KENOSHA, Wis. – Amidst the hollering and excitement at the announcement by Pat Fitzgerald that the pool would be open that night and that snacks would be provided both that night and the next day, Fitzgerald made an interesting point to his team and to one player in particular. As the team gathered around the coach at the conclusion of Tuesday’s practice, Fitzgerald spoke about a moment toward the end of the day that almost nobody would notice.
During the two-minute drill, wide receiver Tony Jones made a reception down the field. As the play finished he quickly tossed the football to the closest person wearing a referee shirt in order to move on to the next play. To most, it was an insignificant moment. But for Fitzgerald, Jones and the rest of the football team it will be the little things, Fitzgerald preached, that will make the difference for them.
Fitzgerald pointed out that instead of tossing the ball to the first referee he saw–in this case, the side judge–Jones should have found the umpire in the middle of the field so that he could quickly place the ball down so that the offense could save precious time in the closing minutes of a football game.
“This is the way champions practice,” Fitzgerald said to the team.
In a sense, the scene epitomizes Tony Jones’ role for Northwestern this year. He has always had tremendous speed and quickness and now in his second year as a starter, it is the little things that will make his game complete, both from a strategic and leadership standpoint.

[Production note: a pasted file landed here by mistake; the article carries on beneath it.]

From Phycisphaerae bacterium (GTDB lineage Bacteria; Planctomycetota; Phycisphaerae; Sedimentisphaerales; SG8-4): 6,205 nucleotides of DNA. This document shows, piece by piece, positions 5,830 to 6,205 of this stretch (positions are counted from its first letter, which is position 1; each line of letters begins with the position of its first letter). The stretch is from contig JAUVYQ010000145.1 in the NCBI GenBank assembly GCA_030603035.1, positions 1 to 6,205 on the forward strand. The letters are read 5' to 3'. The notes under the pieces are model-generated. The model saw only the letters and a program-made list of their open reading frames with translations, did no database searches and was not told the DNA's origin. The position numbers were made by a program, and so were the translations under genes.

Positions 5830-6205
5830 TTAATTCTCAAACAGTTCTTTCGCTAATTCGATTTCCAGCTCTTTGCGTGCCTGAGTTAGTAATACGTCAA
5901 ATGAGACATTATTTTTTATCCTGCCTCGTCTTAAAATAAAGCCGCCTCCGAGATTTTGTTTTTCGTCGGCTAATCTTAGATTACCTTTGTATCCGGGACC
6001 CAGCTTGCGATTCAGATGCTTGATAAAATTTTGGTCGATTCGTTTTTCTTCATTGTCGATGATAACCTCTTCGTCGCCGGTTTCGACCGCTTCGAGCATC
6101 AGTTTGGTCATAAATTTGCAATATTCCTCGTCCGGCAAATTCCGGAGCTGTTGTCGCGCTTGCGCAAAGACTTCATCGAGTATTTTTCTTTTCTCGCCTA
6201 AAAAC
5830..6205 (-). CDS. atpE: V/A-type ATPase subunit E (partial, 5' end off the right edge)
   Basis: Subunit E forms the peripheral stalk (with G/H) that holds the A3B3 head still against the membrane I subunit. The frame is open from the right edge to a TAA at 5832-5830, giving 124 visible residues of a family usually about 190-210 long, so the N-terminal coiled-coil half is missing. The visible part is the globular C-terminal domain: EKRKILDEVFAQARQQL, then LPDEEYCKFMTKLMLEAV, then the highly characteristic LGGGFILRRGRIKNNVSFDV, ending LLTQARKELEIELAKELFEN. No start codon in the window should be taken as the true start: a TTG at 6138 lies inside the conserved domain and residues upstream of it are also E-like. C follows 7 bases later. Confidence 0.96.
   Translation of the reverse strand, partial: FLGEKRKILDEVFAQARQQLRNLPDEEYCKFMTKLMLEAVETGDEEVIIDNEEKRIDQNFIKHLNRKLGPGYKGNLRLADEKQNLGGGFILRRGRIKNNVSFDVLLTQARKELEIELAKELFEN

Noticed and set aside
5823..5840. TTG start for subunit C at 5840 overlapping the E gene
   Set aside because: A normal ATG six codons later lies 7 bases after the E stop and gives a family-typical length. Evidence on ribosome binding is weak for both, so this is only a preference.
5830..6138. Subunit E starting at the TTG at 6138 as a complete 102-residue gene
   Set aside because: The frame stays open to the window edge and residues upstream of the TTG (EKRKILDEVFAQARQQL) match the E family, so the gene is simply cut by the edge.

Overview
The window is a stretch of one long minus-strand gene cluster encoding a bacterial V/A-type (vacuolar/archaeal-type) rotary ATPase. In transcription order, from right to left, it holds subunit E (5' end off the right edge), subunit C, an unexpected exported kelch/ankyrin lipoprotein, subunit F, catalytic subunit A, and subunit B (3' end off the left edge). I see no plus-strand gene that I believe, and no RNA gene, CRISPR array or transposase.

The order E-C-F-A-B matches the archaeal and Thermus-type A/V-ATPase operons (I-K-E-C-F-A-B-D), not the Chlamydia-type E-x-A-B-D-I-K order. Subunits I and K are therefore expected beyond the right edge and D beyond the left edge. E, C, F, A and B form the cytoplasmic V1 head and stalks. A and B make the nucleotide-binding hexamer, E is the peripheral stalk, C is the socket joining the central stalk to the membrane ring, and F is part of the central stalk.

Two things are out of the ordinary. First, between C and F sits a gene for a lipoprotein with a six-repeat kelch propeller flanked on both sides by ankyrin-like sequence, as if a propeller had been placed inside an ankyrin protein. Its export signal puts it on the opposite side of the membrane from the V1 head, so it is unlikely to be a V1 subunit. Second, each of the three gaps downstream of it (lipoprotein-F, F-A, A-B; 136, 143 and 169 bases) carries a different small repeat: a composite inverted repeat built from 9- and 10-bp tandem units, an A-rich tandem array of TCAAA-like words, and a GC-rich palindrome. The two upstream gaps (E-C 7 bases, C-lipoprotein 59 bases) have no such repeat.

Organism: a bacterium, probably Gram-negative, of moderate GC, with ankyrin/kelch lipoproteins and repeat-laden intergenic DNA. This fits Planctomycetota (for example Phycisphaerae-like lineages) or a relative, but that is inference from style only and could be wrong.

After missing all of the 2011 season with a torn ligament in his right knee, Jones came back in 2012 as arguably the Wildcats’ most dangerous weapon on the outside. He led the team with four receiving touchdowns last season. Now after a full season of contributing under his belt, Jones went into the offseason with a number of things he aimed to improve upon.
“I think obviously my speed is my strength,” Jones said. “I’ve just focused on running better routes, catching the ball consistently and making big plays after the short catches. Really just proving that, while I am a deep-ball threat, I can catch balls underneath and make big plays and make people miss. [I want to show] that there’s a lot of versatility in my game.”
Along with being a deep threat, Jones hopes his offseason work will help him in becoming a reliable target for quarterbacks Kain Colter and Trevor Siemian regardless of the situation.
“I definitely want to develop more as a possession receiver. I want to let the quarterbacks know that I’ll be open on the underneath routes–the short drags, the hitches–just so that they know that they can go to me on more than just the deep balls down the field when they need a big play. Whether it’s a big play down the field or a third-and-eight for ten yards, just to let them know that I am going to be open and that I am going to make the catch,” Jones said.
As he enters his redshirt junior year, Jones knows that it won’t be enough to just produce on the field. The little things go farther than running sharp routes and having soft hands as focusing on minute details sets a strong example for the rest of the team.
“Time has really flown by,” Jones said. “I was just sitting in a meeting and thought, ‘Man, I’m one of the older guys around here now.’ It’s definitely time for me to step up and help the younger guys out. Coach Fitzgerald and [Wide Receivers] Coach Springer have expressed to me that they want me to step up as a leader and its something I’ve been focusing on.”
Fitzgerald can tell that Jones is well on his way to becoming the versatile player and exemplary teammate he knows Jones can be.
“I just expect [Jones] to take that next step: fundamentally improving, technically improving, consistently catching the ball,” Fitzgerald said. “Doing all of the little things that an experienced guy does.”